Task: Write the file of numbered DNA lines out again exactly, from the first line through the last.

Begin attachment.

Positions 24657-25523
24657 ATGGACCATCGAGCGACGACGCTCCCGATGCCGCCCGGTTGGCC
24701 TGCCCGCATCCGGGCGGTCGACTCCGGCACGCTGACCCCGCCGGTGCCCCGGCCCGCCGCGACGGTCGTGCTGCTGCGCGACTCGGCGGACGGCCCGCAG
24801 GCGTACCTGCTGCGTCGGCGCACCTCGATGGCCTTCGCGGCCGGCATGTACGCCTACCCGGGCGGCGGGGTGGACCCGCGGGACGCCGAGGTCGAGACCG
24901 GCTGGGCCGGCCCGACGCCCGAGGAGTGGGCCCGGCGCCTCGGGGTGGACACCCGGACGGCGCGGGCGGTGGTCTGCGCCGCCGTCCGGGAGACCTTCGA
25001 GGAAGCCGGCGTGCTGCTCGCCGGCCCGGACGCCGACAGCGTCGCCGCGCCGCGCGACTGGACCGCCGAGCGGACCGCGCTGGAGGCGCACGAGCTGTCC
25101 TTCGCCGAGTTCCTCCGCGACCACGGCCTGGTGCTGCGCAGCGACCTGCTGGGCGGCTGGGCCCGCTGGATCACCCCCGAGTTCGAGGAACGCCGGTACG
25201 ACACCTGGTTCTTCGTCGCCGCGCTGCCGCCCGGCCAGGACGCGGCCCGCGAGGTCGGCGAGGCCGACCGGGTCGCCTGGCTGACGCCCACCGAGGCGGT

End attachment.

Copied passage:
Positions 24657-25523
24657 ATGGACCATCGAGCGACGACGCTCCCGATGCCGCCCGGTTGGCC
24701 TGCCCGCATCCGGGCGGTCGACTCCGGCACGCTGACCCCGCCGGTGCCCCGGCCCGCCGCGACGGTCGTGCTGCTGCGCGACTCGGCGGACGGCCCGCAG
24801 GCGTACCTGCTGCGTCGGCGCACCTCGATGGCCTTCGCGGCCGGCATGTACGCCTACCCGGGCGGCGGGGTGGACCCGCGGGACGCCGAGGTCGAGACCG
24901 GCTGGGCCGGCCCGACGCCCGAGGAGTGGGCCCGGCGCCTCGGGGTGGACACCCGGACGGCGCGGGCGGTGGTCTGCGCCGCCGTCCGGGAGACCTTCGA
25001 GGAAGCCGGCGTGCTGCTCGCCGGCCCGGACGCCGACAGCGTCGCCGCGCCGCGCGACTGGACCGCCGAGCGGACCGCGCTGGAGGCGCACGAGCTGTCC
25101 TTCGCCGAGTTCCTCCGCGACCACGGCCTGGTGCTGCGCAGCGACCTGCTGGGCGGCTGGGCCCGCTGGATCACCCCCGAGTTCGAGGAACGCCGGTACG
25201 ACACCTGGTTCTTCGTCGCCGCGCTGCCGCCCGGCCAGGACGCGGCCCGCGAGGTCGGCGAGGCCGACCGGGTCGCCTGGCTGACGCCCACCGAGGCGGT